Most internship requests are submitted November - January proceeding the field season for which the interns are needed.
Applicants are recruited October through January each year, until all positions are filled. Successful applicants are selected based on skills, academic qualifications, experience, professional interests and other selection requirements as detailed on the assistance/cooperative agreement (for example agreements under the Public Land Corps Act Authority require that interns be 16-30 years of age to qualify).
CLM staff evaluate all applicants (typically 500-700 applications are submitted annually), conduct interviews with the strongest applicants and then identify at least 3 applicants for each intern request. The application files (application form, cover letter, resume, three letters of recommendation and official educational transcripts) for these 3 applicants are then forwarded to the mentor, who reviews them and provides CLM Staff with their feedback on each position. The applicant may reach out to the mentor to learn more about the internship, location, etc. Please be prepared to discuss the following with them, should they have questions. Note that applicants are provided with the position description and some of the information that you've provided in your intern request - their questions will likely be follow up on those details.
- Details of the position
- The project(s) that the hired intern would to work on during the internship
- What an average day will be like - fieldwork, office work - how time might be spent over the internship
- Expectations for the intern in terms of project goals, work schedule, etc.
- Affordable housing options in the area
- What can be expected about the local area and community
- Whether the hired applicant will need a car in their personal time (i.e. is there reliable public transportation, etc. for getting groceries, running errands, etc.)
CLM Staff then determines which applicant(s) are the best fit for the opportunity (age of the applicant, educational background, whether they belong to an underrepresented group in the STEM fields, etc.) and extends an offer to the top applicant. CLM Internship offers always are made by CLM Staff, not by the mentor. This is strictly enforced as interns are CLM/CBG employees.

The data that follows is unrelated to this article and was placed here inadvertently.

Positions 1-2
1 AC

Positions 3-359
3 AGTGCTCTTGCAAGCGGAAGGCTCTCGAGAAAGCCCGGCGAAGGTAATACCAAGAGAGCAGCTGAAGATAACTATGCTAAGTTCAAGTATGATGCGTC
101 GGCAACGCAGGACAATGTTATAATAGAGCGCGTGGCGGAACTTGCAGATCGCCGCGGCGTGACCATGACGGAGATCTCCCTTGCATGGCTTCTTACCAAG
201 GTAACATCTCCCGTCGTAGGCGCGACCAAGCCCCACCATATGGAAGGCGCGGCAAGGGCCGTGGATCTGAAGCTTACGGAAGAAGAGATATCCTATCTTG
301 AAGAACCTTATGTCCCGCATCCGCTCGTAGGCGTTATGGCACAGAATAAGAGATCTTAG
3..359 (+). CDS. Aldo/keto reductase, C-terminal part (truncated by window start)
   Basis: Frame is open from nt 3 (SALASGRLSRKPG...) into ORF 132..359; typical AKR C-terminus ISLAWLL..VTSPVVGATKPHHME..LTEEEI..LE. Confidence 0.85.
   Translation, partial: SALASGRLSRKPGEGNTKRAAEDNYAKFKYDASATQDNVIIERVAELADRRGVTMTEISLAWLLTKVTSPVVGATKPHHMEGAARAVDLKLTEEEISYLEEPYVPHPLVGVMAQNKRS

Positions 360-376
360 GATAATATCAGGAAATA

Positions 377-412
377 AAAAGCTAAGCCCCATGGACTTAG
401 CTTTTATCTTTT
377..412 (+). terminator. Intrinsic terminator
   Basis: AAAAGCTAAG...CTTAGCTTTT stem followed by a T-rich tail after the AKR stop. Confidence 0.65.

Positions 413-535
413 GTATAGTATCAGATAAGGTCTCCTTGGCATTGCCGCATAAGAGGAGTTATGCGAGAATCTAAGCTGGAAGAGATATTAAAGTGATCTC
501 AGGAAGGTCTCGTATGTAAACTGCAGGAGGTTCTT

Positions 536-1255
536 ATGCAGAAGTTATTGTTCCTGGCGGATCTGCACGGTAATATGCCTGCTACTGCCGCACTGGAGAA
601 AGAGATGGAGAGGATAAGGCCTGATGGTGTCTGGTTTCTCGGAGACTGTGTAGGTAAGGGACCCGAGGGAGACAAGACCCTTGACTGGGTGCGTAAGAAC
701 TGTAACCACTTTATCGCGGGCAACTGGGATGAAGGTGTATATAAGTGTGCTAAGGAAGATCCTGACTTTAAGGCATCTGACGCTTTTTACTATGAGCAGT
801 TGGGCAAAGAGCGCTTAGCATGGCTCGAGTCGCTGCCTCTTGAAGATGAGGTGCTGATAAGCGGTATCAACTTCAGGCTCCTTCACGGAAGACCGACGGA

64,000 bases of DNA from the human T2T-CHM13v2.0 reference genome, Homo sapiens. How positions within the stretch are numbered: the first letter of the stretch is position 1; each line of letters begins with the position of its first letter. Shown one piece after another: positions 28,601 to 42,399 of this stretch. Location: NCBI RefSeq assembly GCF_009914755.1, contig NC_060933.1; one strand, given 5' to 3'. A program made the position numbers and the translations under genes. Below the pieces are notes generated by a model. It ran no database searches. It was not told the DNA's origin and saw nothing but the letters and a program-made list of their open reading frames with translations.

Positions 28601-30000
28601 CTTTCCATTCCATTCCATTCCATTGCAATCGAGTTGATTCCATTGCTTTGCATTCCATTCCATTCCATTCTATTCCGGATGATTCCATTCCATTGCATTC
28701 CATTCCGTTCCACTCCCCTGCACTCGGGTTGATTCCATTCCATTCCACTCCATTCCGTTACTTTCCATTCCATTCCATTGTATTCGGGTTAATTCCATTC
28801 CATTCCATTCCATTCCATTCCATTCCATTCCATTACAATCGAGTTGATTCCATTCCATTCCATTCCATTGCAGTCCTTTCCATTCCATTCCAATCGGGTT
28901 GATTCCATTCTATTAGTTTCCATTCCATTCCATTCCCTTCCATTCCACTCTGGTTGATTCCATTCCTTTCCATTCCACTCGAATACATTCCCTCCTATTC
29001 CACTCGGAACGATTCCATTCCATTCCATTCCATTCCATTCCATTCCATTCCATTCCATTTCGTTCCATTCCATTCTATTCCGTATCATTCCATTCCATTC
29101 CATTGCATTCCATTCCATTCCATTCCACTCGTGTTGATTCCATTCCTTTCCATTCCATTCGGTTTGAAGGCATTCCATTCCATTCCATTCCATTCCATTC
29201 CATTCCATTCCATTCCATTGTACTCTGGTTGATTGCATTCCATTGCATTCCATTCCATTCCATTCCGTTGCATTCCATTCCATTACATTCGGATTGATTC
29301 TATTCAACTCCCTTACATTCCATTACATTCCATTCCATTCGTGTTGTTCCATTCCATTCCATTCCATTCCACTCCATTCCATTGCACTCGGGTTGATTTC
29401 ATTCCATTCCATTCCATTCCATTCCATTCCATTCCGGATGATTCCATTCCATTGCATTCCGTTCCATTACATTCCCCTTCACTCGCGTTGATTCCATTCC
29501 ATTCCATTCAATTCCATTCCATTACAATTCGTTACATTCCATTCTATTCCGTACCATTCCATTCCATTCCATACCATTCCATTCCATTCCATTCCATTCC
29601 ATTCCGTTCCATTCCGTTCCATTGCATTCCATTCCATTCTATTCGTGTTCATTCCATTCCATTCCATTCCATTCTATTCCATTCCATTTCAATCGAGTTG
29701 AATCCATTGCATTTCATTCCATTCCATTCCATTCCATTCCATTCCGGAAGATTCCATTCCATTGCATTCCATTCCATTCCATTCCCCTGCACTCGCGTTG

Once the applicant has accepted the position, CLM staff coordinate details including employment paperwork for the intern to become an employee of the Chicago Botanic Garden.
1. Coordinate an official start date with the intern & notify CLM Staff of the date.
2. Initiate paperwork for the mandatory security clearance (federal agencies). This is extremely important!
Because this can be a lengthy process, it's best to have the intern submit all necessary paperwork as soon as possible to ensure that their paperwork is complete before they arrive.
3. Assist the intern in finding affordable housing in the area.
4. Review the CLM Guidelines to learn the about the protocols and processes interns must abide by during their internship.
**Note: Because CLM interns are employees of the Chicago Botanic Garden, CLM staff collect and process all necessary employment paperwork (tax forms, emergency contacts, etc.) from interns.**
Mentorship opportunities as part of the collaborative Master's Program in Plant Biology and Conservation at the Chicago Botanic Garden and Northwestern University
Land managers who have a specific botanical research need and have an interest in assisting a Master's student in their research design, ideas and associated field logistics should consider this program. Land managers with projects that may benefit from more intensive data collection and analysis that is typically available for projects are encouraged to submit research project ideas. Because the Graduate Program is Plant Biology and Conservation, research projects should be plant-based or have a very strong plant or habitat component.